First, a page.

4. Improve or make a plan that will help the patient in maintaining a clean and healthful environment such as sharing household repairs and tasks that involve the family members or the contract services.The needs of the patient should be met on an ongoing basis.
5. Check for the sources of the necessary equipment that the patient can use such as lifts, elevated toilet seats, and wheelchairs. The equipment should be provided before the patient’s discharge.
6. Check the patient’s family’s preparedness to care for the patient effectively.The patient’s family members and other significant others do not receive adequate training in patient care. If the family and significant others do not have the training and support the situation can overwhelm them. Once the lacking skills are identified, adjustments can increase the patient’s quality of care.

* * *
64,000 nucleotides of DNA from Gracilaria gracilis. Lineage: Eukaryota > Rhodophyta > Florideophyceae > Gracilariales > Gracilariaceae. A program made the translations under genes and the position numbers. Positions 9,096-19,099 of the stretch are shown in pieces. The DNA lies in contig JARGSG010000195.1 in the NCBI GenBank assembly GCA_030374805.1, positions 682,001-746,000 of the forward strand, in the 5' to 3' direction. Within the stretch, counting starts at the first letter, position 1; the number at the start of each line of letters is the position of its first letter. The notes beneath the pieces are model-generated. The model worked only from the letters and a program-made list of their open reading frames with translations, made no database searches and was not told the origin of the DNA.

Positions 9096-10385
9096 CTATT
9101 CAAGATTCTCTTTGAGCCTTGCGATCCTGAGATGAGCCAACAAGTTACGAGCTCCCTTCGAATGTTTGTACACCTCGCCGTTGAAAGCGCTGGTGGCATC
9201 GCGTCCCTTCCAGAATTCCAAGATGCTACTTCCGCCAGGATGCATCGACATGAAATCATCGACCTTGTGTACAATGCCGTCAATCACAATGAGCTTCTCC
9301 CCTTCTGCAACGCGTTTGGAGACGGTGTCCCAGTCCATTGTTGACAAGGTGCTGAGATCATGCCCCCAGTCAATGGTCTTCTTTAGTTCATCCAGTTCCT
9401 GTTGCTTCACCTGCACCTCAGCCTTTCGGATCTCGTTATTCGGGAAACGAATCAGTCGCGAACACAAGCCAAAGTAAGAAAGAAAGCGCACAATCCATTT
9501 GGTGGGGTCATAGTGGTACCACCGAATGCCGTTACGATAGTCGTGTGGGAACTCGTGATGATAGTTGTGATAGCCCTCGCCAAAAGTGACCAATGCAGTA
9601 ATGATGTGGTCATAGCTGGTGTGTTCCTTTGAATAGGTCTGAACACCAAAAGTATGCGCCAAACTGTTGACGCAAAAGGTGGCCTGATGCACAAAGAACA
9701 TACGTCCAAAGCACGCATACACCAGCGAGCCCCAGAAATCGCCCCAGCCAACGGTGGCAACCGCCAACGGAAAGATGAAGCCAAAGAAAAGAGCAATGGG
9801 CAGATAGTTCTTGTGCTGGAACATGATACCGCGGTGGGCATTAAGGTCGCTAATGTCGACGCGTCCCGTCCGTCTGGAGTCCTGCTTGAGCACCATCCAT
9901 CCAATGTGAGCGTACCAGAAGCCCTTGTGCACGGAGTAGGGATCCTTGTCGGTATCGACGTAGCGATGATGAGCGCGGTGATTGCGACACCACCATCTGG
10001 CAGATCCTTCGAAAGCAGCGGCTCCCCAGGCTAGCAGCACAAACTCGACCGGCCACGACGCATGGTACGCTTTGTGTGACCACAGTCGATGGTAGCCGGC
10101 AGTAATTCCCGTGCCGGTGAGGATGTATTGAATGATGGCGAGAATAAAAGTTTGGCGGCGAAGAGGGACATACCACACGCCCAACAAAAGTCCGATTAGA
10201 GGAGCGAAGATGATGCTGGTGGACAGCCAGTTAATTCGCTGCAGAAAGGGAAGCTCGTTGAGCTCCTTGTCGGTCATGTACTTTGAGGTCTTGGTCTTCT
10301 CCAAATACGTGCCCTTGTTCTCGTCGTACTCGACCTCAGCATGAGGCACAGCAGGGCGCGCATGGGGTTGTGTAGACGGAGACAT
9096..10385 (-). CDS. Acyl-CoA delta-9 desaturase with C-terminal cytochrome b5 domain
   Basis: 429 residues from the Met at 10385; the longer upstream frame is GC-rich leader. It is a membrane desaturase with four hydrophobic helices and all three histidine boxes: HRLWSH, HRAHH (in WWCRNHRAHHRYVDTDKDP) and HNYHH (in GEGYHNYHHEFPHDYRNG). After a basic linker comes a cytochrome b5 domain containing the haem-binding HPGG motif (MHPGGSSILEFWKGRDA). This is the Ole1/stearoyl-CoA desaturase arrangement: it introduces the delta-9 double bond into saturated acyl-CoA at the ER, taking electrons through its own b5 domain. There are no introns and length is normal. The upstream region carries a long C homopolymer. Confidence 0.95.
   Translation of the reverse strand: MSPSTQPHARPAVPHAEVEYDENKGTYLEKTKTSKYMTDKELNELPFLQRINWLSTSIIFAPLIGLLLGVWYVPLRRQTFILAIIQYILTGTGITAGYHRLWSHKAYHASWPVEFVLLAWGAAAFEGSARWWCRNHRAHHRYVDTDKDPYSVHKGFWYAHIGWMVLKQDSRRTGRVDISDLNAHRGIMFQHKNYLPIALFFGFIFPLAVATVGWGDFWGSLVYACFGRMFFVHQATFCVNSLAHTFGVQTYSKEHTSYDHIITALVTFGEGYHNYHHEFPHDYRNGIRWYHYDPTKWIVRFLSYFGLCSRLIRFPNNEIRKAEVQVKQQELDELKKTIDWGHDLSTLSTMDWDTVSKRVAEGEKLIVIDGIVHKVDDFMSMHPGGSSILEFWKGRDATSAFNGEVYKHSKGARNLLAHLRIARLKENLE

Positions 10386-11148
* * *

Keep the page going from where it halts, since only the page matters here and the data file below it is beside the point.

7. Do home evaluation in coordination with the occupational therapist and the rehabilitation team.To maintain the patient’s independence, the nurse should identify the adaptive equipment available at home that will help in modifying the task of the patient to maintain independence.
8. Evaluate the patient’s living situation with the family.Valuable and unique information about the current situation and their concerns can be provided by the family. The family may have a different viewpoint of the problem and issues that the patient might not be aware of.
9. Teach the family and significant others about the importance of taking time off to recover.The family member who is caring for the patient must be given time off because the family member might forget to take time for themselves while caring for the patient. Primary caregivers may be needing the help of other family members to alleviate the caregiver workload.